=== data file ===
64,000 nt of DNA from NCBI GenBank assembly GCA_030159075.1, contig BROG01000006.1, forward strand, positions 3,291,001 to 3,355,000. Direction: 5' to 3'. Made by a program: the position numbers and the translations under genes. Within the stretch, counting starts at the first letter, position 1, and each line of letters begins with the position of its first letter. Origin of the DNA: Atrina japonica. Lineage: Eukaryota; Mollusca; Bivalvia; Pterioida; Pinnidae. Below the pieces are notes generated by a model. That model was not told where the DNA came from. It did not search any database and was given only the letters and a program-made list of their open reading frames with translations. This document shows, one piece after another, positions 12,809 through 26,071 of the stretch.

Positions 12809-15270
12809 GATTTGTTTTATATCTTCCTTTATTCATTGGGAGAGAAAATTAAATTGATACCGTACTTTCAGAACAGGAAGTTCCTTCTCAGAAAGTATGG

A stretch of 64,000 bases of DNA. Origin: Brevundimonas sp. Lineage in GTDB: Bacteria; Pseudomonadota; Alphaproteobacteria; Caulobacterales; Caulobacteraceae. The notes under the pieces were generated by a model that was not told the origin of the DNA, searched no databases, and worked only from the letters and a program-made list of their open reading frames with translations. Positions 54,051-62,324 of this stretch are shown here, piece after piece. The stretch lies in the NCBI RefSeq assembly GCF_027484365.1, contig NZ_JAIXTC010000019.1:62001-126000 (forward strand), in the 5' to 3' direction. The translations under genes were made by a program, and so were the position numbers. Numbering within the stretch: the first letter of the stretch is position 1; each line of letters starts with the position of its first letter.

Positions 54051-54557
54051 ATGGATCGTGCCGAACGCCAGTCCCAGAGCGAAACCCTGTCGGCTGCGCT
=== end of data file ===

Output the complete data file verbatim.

64,000 nt of DNA from NCBI GenBank assembly GCA_030159075.1, contig BROG01000006.1, forward strand, positions 3,291,001 to 3,355,000. Direction: 5' to 3'. Made by a program: the position numbers and the translations under genes. Within the stretch, counting starts at the first letter, position 1, and each line of letters begins with the position of its first letter. Origin of the DNA: Atrina japonica. Lineage: Eukaryota; Mollusca; Bivalvia; Pterioida; Pinnidae. Below the pieces are notes generated by a model. That model was not told where the DNA came from. It did not search any database and was given only the letters and a program-made list of their open reading frames with translations. This document shows, one piece after another, positions 12,809 through 26,071 of the stretch.

Positions 12809-15270
12809 GATTTGTTTTATATCTTCCTTTATTCATTGGGAGAGAAAATTAAATTGATACCGTACTTTCAGAACAGGAAGTTCCTTCTCAGAAAGTATGG

A stretch of 64,000 bases of DNA. Origin: Brevundimonas sp. Lineage in GTDB: Bacteria; Pseudomonadota; Alphaproteobacteria; Caulobacterales; Caulobacteraceae. The notes under the pieces were generated by a model that was not told the origin of the DNA, searched no databases, and worked only from the letters and a program-made list of their open reading frames with translations. Positions 54,051-62,324 of this stretch are shown here, piece after piece. The stretch lies in the NCBI RefSeq assembly GCF_027484365.1, contig NZ_JAIXTC010000019.1:62001-126000 (forward strand), in the 5' to 3' direction. The translations under genes were made by a program, and so were the position numbers. Numbering within the stretch: the first letter of the stretch is position 1; each line of letters starts with the position of its first letter.

Positions 54051-54557
54051 ATGGATCGTGCCGAACGCCAGTCCCAGAGCGAAACCCTGTCGGCTGCGCT